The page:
It seems like every paragraph I read my whole understanding about the Americas is expanded and changed. Did you know that around the time Sumer (Babylon) was creating the world's first 'civilization,' two independent civilizations were springing up in the Americas (the ancestors of the Inka and the ones we call "Olmec") Don't even get me started on how many things sound like Book of Mormon correlations. Not that anything is an exact match, but so many things just sound sooo similar, how could Joseph Smith have known that our understanding of ancient Americans would pan out anything like it is? He didn't. He just translated! It is totally possible that the Jaredites, Lamanites and Nephites all fit right into this whole picture right among some of these other historically proven cultures. Tales of people from the sea, whole cultures disappearing into the night, cataclysmic wars, gross idolatry, etc... And in spite of all these 'revelations' about the Americas, the main point that the book drives home to me is that we don't really know much at all about these peoples. A lost history of a significant part of the world!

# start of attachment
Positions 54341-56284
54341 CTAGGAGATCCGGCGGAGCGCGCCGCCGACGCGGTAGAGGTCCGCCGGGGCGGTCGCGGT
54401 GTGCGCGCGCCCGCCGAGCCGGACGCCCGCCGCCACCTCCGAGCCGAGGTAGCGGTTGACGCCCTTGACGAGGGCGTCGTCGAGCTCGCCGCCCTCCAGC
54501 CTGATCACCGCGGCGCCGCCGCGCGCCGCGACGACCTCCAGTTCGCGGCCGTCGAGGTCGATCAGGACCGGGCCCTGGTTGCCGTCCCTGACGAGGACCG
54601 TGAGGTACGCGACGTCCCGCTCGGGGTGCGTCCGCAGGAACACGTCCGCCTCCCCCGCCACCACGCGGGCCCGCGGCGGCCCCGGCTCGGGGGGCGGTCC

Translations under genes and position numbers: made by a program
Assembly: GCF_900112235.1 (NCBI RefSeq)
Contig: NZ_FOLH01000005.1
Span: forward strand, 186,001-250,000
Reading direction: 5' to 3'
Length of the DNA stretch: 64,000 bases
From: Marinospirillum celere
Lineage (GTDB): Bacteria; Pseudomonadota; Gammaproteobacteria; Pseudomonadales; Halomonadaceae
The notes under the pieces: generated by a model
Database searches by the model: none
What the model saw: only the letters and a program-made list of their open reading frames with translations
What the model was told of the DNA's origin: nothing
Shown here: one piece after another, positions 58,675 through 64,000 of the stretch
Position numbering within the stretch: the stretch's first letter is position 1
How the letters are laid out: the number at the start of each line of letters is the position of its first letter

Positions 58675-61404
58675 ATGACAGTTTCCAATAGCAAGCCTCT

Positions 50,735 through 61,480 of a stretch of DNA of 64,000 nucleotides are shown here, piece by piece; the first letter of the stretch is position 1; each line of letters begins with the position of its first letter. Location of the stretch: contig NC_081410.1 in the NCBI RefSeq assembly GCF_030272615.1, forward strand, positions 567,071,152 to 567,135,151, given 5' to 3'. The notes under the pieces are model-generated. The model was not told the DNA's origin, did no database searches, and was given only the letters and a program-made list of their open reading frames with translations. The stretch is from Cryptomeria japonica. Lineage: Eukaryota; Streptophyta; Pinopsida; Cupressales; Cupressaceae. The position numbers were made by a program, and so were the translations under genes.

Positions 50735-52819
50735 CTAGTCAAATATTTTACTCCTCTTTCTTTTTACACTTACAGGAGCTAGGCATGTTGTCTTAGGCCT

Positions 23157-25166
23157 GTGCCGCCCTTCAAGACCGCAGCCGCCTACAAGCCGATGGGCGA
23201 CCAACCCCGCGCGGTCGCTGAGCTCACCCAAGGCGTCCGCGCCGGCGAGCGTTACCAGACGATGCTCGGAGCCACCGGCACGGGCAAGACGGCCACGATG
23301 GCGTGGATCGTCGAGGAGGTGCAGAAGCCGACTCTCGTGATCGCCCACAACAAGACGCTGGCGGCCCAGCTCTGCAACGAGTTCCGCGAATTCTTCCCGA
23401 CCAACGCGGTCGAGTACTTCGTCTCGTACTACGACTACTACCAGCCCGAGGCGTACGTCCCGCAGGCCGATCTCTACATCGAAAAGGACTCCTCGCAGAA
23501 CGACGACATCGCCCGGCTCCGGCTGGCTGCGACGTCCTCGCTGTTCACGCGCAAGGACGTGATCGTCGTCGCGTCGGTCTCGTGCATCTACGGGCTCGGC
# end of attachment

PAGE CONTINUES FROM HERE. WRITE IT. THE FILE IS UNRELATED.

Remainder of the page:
Qait said...

YES! I'm so so excited to read that book when you're finished. That really is fascinating reading, and I've been eager to hear everything you've shared with me so far!
Plus your Godel-Escher-Bach book has been exciting to me as well. :)
I love that I can get away with not reading as many brain-feeding books (hey, my time is limited) and still feel enlightened by them since you share what you learn! :D

Eric Hanson said...

Awesome books!! I will have to check those out. Have you read "Evening in the Place of Reason: Bach Meets Frederick the Great in the Age of Enlightenment" by James R. Gaines? Fun insight into the context Bach was writing in.

Also, on the subject of creativity three books I have been into over and over again recently: "Free Play: Improvisation in Life and Art" by Stephen Nachmanovitch, and a couple favorites by Robert Fritz: "The Path of Least Resistance: Learning to Become the Creative Force in Your Own Life" and "Creating:..." (subtitle is long).

Oh, oh, and the book which perhaps informs my compositional experience more than any other, at least right now, "Harmonic Experience" by W.A. Mathieu - awesome!! It even has exercises to help train the ear to different tunings. Plus the idea of the harmonic lattice blows my mind. I'd love to talk with you about this one some time. I think I told Q about it some time ago.

R. Michael Wahlquist said...

I've heard of the Bach book, but not had a recommendation, now I'll have to check it out! Never heard of the others, but I'm interested.